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A boon for cancer, osteoarthritis patients

Jul 12, 2005
The Hindu
By Sahana Charan

BANGALORE: This therapy could turn out to be a breakthrough in tissue engineering and a boon for cancer and osteoarthritis patients.

The Institute of Aerospace Medicine (IAM) of the Indian Air Force and the Bangalore-based Centre for Advanced Research and Development (CARD) have taken up a project to study the efficacy of high-power electromagnetic beams in the treatment of end-stage cancer.

Of the 50 terminally ill cancer patients with whom the project was initiated in July 2004, 35 have survived so far. Of these, 20 patients have gone back to work. All these patients were given only a few weeks to live and had been sent home as their condition was untreatable.

The patients had also suffered side-effects of chemotherapy and radiotherapy such as pain, loss of hair and appetite. Unlike these treatments, the new method is non-invasive and painless.

"The results have been very encouraging," said Wing Commander V.G. Vasistha, Head of the Department of Radiology at IAM and Principal Investigator of the project. Rajah Vijay Kumar of CARD is the co-investigator.

CARD has developed a device "cytotron," with technical support from the IAM, which can deliver high-intensity quantum magnetic resonance beams (as is done in an MRI machine) from 288 specialised guns that are focussed on a particular tissue.

Through a new method called "Rotational Field Nuclear Quantum Magnetic Resonance (RFQMR)," the beams are used to alter cell division so that the cells either multiply or cell growth can be arrested.

According to Wg. Cdr. Vasistha, in the case of cancer, the beams are controlled electronically to arrest the rapid multiplication of cells and destroy the tumour, by adjusting it to a specific frequency.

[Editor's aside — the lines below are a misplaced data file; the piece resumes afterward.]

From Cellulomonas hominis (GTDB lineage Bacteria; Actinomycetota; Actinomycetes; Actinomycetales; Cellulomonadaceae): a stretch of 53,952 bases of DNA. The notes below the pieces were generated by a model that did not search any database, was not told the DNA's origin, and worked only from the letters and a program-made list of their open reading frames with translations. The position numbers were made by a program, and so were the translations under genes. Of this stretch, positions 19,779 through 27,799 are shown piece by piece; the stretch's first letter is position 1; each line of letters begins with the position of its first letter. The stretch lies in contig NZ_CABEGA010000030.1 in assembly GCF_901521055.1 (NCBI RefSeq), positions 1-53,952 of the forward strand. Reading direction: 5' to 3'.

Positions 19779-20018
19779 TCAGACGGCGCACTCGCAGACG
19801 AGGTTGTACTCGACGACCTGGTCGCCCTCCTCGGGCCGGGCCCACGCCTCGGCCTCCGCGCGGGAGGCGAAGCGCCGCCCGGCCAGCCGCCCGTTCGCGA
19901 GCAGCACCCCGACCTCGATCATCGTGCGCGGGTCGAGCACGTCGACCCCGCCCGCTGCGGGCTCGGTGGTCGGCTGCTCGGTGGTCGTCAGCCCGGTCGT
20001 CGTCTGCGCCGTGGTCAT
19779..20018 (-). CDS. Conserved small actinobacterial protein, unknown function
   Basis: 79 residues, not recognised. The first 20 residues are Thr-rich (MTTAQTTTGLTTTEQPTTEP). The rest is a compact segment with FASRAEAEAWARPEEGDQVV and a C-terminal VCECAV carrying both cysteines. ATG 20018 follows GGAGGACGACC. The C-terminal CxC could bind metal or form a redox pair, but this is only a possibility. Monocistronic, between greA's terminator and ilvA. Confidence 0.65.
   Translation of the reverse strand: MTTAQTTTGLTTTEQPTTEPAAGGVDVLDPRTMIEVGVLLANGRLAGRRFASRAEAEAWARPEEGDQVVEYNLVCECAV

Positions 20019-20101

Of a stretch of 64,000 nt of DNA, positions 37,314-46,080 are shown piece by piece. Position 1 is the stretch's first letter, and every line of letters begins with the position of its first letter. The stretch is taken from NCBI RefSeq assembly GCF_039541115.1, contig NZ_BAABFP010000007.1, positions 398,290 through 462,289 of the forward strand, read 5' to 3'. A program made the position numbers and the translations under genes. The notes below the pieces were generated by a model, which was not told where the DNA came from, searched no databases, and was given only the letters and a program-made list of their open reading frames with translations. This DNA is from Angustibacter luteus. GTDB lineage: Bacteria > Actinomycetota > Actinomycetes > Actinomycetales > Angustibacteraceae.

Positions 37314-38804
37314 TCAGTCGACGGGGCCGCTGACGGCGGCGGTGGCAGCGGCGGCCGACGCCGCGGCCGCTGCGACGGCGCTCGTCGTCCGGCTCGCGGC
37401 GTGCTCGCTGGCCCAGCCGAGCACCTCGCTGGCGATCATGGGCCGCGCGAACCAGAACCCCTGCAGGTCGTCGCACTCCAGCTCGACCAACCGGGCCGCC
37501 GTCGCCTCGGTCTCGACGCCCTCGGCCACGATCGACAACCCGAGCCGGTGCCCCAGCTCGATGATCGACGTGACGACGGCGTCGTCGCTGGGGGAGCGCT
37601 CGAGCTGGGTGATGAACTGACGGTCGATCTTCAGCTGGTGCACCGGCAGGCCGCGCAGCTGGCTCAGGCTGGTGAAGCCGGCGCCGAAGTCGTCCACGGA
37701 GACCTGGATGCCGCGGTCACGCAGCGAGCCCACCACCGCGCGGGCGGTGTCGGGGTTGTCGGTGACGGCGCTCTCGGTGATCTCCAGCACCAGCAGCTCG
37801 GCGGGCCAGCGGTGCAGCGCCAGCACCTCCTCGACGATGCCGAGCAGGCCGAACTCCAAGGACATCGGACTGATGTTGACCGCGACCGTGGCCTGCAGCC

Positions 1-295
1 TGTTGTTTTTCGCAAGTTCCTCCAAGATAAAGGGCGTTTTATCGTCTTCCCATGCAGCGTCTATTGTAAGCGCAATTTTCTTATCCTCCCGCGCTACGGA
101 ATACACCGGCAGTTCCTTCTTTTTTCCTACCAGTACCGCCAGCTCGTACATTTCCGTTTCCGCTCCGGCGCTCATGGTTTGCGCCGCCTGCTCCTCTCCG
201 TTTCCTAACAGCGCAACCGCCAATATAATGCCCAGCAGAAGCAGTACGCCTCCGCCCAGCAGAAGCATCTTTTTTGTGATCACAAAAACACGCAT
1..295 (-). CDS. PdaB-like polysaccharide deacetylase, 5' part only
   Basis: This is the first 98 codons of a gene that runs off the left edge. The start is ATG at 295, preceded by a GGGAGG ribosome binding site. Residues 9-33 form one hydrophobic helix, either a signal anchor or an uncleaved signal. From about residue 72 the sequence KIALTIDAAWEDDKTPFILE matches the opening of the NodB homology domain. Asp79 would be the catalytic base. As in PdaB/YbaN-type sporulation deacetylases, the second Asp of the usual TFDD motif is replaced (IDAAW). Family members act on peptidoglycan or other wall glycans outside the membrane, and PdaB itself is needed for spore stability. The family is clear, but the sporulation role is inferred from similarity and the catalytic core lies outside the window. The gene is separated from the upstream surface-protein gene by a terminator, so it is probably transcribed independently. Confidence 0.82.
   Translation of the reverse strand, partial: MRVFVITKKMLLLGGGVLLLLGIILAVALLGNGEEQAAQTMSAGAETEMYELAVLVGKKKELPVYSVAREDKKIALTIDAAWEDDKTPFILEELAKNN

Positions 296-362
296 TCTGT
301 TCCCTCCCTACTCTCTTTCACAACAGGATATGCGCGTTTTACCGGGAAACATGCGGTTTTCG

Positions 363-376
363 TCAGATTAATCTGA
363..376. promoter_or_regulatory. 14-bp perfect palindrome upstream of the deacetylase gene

In patients with osteoarthritis, the beams are targeted at the affected part (the knee) for a particular number of exposures that produces a signal to regenerate cartilage.

"We are conducting phase 1 of the clinical trials wherein only cancer patients who were terminally ill were chosen. They had exhausted all other treatment modalities such as surgery, radiotherapy and chemotherapy, and RFQMR was the last resort for them. Another criterion was that the tumour had to be localised for the beams to target the particular tissue, to destroy it. We have used the therapy for treating various cancers, including lung, brain, liver, stomach, ovary, pancreas, oesophageal cancer," Wg. Cdr. Vasistha said.

One of the patients, who is an ENT specialist, came to the IAM with a brain tumour in October last year.

He had earlier been operated upon and part of the tumour was removed. Even during radiotherapy, the tumour continued to grow and the patient suffered from paralysis. After being exposed to RFQMR beams, the tumour was arrested and he has resumed his practice, Wg. Cdr. Vasistha said.

The patients are exposed to the beams for one hour every day for 28 days. Almost all the patients had relief from pain in a few days.

Osteoarthritis project
Earlier, the IAM had initiated a project to treat 120 patients suffering from osteoarthritis. After being treated with RFQMR, all the patients experienced pain relief in just five exposures and could walk for some distance. The findings of this project has been documented and published in a scientific journal, Wg. Cdr. Vasistha said.